Dry eye, loss of sight, cataract

Eating wood, stones, earth, stool

Destructive behavior, shredding bedding

Seizures, epilepsy, twitching

Increased sexual desire, sexual aggression

Irregular pulse, heart failure

Reverse sneezing

 

Some of the illnesses you are familiar with include any auto-immune disease such as lupus, red cell aplasia, auto-immune hemolytic anemia cardiomyopathies; neoplasias such as fibrosarcomas, mast cell tumors, thyroid tumors, etc.; inflammatory bowel disease, eczematous ears, any dermatological condition, warts, lipomas, poor hair coats, stomatitis, periodontal disease, thyroid disease, and the list goes on and on.

 

Now you could be wondering why I am so bold to 'blame' all these and more on vaccines. The reason is simple: I have an empirical, call it experimental lab where I visit daily and watch the animals, year after year. In the short years of my career I have seen the incredible increase in all these illnesses, some we never even learned in vet school. In fact, my vet school is now primarily an oncology treatment center! This was not the case a short 20 years ago. I have also spoken with many vets who have practiced longer than I and their response is the same. They did not see the level of chronic illness, nor the resistant and concretized type of illnesses that we see today.

 

Trust me when I say that I questioned everything in that excerpt before accepting it, the same as many other people will do. But read through 100 articles that say the same thing and your mind will start to change as well.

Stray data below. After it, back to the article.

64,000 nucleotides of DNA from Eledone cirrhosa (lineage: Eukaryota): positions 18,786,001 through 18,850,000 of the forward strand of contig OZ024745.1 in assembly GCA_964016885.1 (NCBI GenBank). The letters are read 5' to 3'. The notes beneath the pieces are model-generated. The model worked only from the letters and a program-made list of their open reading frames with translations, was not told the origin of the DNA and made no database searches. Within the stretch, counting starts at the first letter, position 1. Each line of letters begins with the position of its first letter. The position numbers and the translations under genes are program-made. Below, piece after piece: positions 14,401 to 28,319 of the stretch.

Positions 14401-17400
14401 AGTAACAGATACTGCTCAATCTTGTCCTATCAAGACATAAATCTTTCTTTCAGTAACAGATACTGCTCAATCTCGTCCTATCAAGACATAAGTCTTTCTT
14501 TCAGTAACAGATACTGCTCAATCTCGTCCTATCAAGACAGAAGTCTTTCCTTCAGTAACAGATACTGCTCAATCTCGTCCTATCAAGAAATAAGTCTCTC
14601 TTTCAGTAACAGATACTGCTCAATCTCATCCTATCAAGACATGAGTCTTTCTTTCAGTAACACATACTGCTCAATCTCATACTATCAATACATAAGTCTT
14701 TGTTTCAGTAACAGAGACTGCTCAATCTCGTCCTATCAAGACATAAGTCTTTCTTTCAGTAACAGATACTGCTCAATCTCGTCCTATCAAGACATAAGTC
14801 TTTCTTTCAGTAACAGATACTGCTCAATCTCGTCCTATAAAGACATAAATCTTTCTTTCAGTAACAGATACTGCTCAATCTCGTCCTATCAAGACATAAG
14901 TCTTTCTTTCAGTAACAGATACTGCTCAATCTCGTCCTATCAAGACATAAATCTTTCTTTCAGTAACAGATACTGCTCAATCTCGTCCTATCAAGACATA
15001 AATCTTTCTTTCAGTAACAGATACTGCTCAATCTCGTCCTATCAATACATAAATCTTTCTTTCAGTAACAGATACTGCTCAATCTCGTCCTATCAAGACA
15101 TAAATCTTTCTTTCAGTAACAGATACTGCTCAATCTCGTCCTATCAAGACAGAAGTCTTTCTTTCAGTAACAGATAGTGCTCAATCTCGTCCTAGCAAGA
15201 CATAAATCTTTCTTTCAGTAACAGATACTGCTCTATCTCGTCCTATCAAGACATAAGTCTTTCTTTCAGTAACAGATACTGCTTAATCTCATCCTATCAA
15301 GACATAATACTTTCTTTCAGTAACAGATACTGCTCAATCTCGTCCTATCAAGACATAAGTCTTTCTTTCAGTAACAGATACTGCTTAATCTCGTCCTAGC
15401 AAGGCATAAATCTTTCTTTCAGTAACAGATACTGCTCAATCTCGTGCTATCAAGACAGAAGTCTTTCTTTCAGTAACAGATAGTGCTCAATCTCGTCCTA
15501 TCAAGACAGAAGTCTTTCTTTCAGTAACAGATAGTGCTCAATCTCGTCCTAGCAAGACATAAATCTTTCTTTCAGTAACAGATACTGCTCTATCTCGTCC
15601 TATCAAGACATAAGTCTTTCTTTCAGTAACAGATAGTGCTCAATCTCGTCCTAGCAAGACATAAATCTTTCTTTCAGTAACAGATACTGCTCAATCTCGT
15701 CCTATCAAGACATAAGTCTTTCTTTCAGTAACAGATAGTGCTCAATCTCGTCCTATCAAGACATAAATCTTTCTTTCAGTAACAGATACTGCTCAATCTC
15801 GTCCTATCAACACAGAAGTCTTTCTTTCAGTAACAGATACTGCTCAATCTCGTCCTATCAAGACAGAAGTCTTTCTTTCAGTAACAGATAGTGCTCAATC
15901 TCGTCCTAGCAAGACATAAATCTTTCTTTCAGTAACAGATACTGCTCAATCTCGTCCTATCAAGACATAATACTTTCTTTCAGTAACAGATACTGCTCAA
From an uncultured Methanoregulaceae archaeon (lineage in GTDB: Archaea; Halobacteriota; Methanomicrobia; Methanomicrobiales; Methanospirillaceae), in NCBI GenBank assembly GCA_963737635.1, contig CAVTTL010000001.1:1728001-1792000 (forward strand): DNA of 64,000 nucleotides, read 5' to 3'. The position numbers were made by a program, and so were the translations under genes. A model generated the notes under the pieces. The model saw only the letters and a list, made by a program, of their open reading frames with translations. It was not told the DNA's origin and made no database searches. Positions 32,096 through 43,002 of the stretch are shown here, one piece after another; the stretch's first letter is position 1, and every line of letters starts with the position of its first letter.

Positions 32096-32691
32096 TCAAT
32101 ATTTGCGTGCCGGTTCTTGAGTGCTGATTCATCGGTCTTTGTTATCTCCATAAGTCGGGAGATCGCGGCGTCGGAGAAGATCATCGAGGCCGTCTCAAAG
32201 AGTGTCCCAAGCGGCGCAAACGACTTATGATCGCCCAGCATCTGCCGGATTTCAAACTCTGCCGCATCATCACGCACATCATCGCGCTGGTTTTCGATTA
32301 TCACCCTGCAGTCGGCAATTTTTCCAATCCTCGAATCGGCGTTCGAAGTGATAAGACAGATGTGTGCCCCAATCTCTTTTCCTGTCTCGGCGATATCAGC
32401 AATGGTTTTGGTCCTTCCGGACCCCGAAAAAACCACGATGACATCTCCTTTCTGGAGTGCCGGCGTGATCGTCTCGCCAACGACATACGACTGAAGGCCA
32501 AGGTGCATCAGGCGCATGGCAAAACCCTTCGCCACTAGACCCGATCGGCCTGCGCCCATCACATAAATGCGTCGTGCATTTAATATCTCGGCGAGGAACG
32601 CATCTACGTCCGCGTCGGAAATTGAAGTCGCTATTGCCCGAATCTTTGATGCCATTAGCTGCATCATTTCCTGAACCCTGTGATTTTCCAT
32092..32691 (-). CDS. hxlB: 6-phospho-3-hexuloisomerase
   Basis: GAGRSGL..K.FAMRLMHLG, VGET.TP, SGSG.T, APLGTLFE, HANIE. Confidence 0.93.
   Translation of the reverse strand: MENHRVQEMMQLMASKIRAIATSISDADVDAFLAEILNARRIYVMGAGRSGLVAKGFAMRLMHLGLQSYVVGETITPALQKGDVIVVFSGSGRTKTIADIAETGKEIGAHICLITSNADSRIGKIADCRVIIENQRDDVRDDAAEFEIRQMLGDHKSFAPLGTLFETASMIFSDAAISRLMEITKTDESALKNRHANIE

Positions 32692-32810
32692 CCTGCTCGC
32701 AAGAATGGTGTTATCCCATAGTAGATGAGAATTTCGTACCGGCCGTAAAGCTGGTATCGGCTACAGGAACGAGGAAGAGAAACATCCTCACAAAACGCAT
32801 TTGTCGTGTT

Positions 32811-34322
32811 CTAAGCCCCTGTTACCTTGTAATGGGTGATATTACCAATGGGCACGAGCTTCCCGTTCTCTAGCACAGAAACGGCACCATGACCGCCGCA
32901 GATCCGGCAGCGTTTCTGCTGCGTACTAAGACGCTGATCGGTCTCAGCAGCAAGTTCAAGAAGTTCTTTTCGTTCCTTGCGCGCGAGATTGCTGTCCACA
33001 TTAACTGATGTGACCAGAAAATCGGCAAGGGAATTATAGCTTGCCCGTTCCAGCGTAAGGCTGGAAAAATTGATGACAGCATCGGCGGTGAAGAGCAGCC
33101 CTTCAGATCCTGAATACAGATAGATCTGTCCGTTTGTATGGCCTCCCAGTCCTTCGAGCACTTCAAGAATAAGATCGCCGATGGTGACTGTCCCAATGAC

Share this post


Link to post
Share on other sites
In the end everyone got shots, including the useless and dangerous bordatella vaccine!
We must not be looking at the same links.

 

Many folks---I'm one---follow the advice of our holistic vets. Some opt for titers. Some do only what's required by law. Sample comment from my first link:

I vaccinate my dogs for Parvo and Distemper as puppies and then they are never vaccinated again.
I think you're reinventing the wheel, here, but hey---knock yourself out :rolleyes:

Share this post


Link to post
Share on other sites
Guest TheRuffMuttGang

Maybe we weren't reading the same links...I searched for "vaccination" "over vaccination" and "vaccinosis" on this site and didn't come up with anything resembling the information I have posted. Yes, I did see comments such as the one you posted about puppyhood vaccines, but no discussions on WHY vaccines are dangerous and WHY we shouldn't give them on a yearly basis. It's all good and well that people only give them every 3 years because the vet said it's okay...but do they know why they are doing so (my guess is YOU do, but I don't get that feeling about everyone)? Are they just doing it because "research says vaccines last x amount of years" or because they have educated themselves about the horrible, senseless diseases we are giving our dogs by vaccinating them so much?

 

I'm not reinventing the "wheel"--just trying to bring it to those who aren't already using it! Apparently everyone here has been properly educated and is using the "wheel" appropriately so I am done with this topic.

Share this post


Link to post
Share on other sites
Guest
This topic is now closed to further replies.

×